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Badmarsh & Shri : Signs

Inspired Eastern fusions

Badmarsh & Shri : Signs

7 / 10 Survivors of the so-called 'nu-Asian cool' movement that took place in the late-'90s, Badmarsh And Shri transcended an era where artists' ethnicity was afforded more attention than their actual work.



And we're lucky the duo shrugged off such a superficial trend: an east London DJ and a Bombay-based multi-instrumentalist, they've merged a wealth of ideas and international influences into music that's never worthy, but frequently affecting, both live and on record.


http://microsites.nme.com/reviewsimg/BadmashShri0601.jpg
Badmarsh And Shri's second album forms a more reflective sequel to their 1998 debut, 'Dancing Drums'. Here, the title track, 'Signs', is a downtempo Tenor Saw cover and folky vocalist Kathryn Williams lends it her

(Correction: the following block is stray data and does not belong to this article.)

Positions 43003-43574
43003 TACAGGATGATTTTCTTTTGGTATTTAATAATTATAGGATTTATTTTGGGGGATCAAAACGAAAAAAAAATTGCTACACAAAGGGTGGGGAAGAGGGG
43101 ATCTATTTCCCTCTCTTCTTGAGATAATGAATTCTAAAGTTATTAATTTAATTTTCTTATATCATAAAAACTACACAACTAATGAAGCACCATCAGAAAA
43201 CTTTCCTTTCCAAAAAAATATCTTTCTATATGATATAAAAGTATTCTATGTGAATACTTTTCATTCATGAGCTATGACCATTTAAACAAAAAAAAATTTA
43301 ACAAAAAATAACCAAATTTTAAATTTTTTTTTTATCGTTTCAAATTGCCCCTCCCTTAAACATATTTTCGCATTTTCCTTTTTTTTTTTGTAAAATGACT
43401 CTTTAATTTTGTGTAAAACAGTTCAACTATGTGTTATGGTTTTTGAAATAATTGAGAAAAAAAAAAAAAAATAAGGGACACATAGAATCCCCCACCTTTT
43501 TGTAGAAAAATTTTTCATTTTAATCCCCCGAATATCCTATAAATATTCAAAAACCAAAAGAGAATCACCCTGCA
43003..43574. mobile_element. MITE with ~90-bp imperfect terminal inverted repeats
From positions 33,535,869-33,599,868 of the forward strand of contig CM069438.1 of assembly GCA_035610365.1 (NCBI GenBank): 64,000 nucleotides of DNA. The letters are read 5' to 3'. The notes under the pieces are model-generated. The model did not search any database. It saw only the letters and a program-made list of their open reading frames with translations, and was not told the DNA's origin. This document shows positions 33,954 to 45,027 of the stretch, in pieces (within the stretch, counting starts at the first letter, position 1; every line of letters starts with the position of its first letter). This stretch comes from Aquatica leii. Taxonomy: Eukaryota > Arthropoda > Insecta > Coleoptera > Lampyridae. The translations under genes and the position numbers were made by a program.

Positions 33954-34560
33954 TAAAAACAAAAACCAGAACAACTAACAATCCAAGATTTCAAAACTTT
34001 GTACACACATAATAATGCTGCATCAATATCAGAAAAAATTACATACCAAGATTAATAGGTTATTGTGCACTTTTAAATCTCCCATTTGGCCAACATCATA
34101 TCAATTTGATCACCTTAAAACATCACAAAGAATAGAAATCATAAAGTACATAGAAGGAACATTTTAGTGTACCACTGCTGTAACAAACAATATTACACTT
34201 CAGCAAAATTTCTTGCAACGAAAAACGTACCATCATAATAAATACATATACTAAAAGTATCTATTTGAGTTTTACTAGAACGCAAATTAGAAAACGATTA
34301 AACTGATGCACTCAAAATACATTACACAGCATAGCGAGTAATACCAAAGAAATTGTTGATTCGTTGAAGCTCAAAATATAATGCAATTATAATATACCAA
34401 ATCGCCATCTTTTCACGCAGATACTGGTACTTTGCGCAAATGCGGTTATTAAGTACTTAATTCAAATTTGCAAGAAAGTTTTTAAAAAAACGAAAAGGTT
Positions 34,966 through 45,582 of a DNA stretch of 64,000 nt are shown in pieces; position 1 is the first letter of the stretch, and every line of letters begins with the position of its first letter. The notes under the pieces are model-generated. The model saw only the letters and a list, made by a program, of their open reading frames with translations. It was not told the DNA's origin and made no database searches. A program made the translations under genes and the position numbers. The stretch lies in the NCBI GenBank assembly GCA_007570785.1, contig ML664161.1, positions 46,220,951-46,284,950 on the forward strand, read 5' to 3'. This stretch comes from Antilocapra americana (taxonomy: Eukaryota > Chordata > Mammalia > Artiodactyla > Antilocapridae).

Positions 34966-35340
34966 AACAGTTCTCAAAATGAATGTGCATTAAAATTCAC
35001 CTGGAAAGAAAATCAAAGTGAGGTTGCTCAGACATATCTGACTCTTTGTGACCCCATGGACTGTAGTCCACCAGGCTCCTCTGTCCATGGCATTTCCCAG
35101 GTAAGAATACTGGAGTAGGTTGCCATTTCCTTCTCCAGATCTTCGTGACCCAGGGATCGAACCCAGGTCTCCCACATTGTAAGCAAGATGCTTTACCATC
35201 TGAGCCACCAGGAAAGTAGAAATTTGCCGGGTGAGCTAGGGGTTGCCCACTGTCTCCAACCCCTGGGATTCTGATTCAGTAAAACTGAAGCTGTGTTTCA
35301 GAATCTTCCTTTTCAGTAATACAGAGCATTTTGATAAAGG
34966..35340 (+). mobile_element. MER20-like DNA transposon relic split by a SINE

folky tones.



The most immediate highlights are the tracks where their club influences (and Shri's frenetic bass playing) dominate - especially the bubbling 'Get Up', where original nutter UK Apache twists James Brown raunchiness into an explosion of ragga and classical strings. But gentler moments, like the concluding 'Appa', possess a lasting charm, too.



Playfully innovative, 'Signs' won't make any sweeping generalisations about cultural identity - its chilling, thrilling dance fusions communicate
with everybody.


Arwa Haider

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